Here’s How to Prepare for a Nuclear Attack
Here’s How to Prepare for a Nuclear Attack by Daisy Luther – The Organic Prepper
The nuclear standoff between the United States and North Korea has intensified to a level that can lead nowhere good. It’s time to talk about how to prepare for a nuclear attack.
First, here’s some of the recent chatter.
Last weekend, incendiary words between the two countries leave little doubt in anyone’s mind that a nuclear attack is likely to happen. The international smack-talk is leading somewhere.
Many people strongly believe that this is a media creation and that North Korea isn’t actually a threat. Even if that is the case, it wouldn’t be hard to imagine that an attack could happen on US soil, regardless of the perpetrator. (More on the topic of potential false flags here.) Although we must always watch the news with a healthy dose of skepticism, this isn’t the purpose of the article. Survival is.
Here’s a quick summary of what has been going on over the past week, according to the global media:
Aug. 3: After a successful ICBM (Intercontinental Ballistic Missile) test, North Korea threatened to send “unexpected ‘gift packages” and said that America is “on the knife’s edge of life and death.” At this point, experts established that an ICBM bearing a nuclear warhead could reach New York City within an hour.
Aug. 5: The UN imposed economic sanctions on North Korea that could cost the country up to one billion dollars. (source)
Aug. 6: President Trump threatened North Korea. He told reporters, “North Korea best not make any more threats to the United States. They will be met with fire and fury like the world has never seen.”
Referring to North Korea’s volatile leader, Kim Jong-un, Mr. Trump said, “He has been very threatening beyond a normal state, and as I said, they will be met with fire and fury, and frankly power the likes of which this world has never seen before.” (source)
Aug. 8: North Korea’s state-run news agency, KCNA, said their military was “examining the operational plan” to strike the US territory of Guam with strategic ballistic missiles. CNN reported, “Specifically, the statement mentioned a potential strike on Andersen Air Force Base designed ‘to send a serious warning signal to the US.’”
Aug, 9: North Korea dismissed Trump’s threat and called it a “load of nonsense,” stating that only “absolute force can work on the president. (source)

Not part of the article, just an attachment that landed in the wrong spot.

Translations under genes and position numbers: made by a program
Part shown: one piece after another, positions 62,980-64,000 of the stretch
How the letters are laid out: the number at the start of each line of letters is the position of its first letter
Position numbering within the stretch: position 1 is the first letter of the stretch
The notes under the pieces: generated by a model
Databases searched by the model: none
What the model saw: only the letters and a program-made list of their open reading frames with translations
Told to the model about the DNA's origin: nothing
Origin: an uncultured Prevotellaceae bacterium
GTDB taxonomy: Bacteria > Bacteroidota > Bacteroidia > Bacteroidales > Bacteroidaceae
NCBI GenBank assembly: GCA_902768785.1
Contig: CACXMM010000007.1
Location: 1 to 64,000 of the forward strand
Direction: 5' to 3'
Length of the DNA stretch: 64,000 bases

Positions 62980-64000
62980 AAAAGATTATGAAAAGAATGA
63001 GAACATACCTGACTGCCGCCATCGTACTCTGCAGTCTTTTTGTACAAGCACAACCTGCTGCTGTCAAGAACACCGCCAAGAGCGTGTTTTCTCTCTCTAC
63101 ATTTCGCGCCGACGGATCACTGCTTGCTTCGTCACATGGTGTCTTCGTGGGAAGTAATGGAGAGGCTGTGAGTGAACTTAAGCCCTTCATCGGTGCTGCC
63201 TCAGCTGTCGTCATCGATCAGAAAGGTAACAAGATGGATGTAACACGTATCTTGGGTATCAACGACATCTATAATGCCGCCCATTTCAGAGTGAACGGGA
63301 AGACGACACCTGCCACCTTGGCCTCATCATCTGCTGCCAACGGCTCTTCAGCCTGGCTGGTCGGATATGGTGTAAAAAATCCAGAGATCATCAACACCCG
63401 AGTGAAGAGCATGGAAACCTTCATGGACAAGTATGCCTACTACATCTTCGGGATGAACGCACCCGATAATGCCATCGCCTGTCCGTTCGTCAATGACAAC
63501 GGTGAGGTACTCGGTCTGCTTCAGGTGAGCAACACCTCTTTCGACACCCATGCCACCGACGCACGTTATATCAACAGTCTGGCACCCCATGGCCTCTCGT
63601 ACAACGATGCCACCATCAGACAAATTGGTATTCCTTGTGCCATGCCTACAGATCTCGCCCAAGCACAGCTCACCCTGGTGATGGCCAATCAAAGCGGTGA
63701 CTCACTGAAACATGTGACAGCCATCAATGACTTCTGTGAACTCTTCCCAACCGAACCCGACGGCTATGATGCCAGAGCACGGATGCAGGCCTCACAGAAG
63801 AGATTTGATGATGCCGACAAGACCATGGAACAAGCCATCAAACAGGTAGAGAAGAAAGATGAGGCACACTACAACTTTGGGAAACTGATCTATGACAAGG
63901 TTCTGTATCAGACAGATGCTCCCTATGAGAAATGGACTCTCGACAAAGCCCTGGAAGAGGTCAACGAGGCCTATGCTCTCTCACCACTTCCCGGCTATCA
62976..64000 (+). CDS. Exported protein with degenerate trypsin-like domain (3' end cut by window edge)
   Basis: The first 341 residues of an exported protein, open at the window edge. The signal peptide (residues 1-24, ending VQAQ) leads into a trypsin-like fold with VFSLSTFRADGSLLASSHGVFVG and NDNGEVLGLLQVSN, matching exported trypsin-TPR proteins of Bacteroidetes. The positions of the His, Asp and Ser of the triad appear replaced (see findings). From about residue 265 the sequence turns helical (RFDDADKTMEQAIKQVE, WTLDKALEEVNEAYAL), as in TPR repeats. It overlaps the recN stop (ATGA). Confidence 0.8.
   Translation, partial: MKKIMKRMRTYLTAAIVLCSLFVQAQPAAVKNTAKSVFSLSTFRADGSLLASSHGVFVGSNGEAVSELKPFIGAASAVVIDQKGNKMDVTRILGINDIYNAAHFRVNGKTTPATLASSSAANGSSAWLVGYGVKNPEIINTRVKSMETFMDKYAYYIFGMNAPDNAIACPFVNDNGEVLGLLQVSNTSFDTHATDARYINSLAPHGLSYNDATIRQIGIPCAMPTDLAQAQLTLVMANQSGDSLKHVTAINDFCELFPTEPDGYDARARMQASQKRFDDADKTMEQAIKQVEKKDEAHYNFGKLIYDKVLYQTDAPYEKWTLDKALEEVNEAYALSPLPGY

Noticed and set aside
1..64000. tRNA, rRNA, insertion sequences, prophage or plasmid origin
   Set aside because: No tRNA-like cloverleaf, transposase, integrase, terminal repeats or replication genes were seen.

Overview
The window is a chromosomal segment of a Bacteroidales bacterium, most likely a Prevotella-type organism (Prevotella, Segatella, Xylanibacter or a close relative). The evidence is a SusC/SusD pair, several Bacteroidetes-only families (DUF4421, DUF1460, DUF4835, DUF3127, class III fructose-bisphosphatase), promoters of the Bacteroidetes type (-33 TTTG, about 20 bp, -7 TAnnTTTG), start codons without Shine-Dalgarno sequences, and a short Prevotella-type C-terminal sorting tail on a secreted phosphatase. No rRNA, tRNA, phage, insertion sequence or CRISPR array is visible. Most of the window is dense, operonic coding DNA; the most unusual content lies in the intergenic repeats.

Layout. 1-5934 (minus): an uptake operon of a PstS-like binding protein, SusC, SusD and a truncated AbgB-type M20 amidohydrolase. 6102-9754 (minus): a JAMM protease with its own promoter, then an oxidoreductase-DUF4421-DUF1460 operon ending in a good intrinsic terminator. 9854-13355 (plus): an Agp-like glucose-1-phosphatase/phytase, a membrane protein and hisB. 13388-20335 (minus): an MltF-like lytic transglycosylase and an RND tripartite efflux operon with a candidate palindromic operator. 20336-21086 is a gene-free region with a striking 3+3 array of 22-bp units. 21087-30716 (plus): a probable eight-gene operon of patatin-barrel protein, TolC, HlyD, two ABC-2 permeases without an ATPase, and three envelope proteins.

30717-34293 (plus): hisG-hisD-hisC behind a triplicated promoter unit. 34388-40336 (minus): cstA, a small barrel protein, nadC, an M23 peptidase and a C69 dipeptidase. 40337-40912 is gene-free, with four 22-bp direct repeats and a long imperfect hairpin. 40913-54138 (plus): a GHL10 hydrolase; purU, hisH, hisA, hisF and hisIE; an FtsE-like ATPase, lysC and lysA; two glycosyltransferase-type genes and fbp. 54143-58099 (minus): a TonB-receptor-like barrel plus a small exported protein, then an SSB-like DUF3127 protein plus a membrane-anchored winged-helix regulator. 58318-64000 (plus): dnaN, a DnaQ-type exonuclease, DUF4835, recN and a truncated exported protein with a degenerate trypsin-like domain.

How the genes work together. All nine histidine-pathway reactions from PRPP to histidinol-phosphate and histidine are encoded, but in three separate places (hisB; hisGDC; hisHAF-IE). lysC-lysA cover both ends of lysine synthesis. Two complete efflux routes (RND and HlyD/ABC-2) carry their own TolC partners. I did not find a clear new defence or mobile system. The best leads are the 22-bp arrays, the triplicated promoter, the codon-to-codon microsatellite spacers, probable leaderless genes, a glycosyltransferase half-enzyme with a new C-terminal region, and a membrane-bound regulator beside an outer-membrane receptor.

Whether this is propaganda or not, we should be on high alert. A very real threat has been established, let’s move on to actions that we can all take in order to make ourselves safer.
First things first, it’s essential to keep abreast of the news. Sign up here for my daily newsletter– I’ll let you know what I know, the moment I know it.
Would a nuclear attack kill us all or cause a global nuclear winter?
I got a message from a reader the other day that encompasses what a lot of us are thinking:
N. Korea now has a Nuke or Nuke capabilities. Do you beef up your preps, wait for the chips to fall, kiss your butt goodbye, or other? Should we be acting business as usual?
First, let me dispel two myths about a nuclear attack.
We won’t all die or wish we were dead if a nuclear strike occurs. The movies – as much as I love them – have done us a terrible disservice here. If you are at Ground Zero of an attack, there is absolutely nothing you can do. Everything will be vaporized and that’s that. However, if you are outside the immediate blast zone, it is completely survivable and I don’t mean survivable in the horrible, lingering death kind of way. I mean, unharmed. You just have to know exactly what to do immediately in order to protect yourself. More on that in a moment.
We won’t suffer a nuclear winter. Everything thinks it will be like the post-apocalyptic scenario in that horrible book/movie, The Road. People aren’t going to be trying to eat each other. In that particular plot, the nuclear war was so great that a huge cloud of ash covered the planet. In reality, it would take hundreds of nuclear strikes to cause something like that, which is unlikely to occur. This isn’t to downplay the horror and death of one strike, but to point out that the aftermath isn’t going to make the quality of life on Earth as terrible as what the movies portray.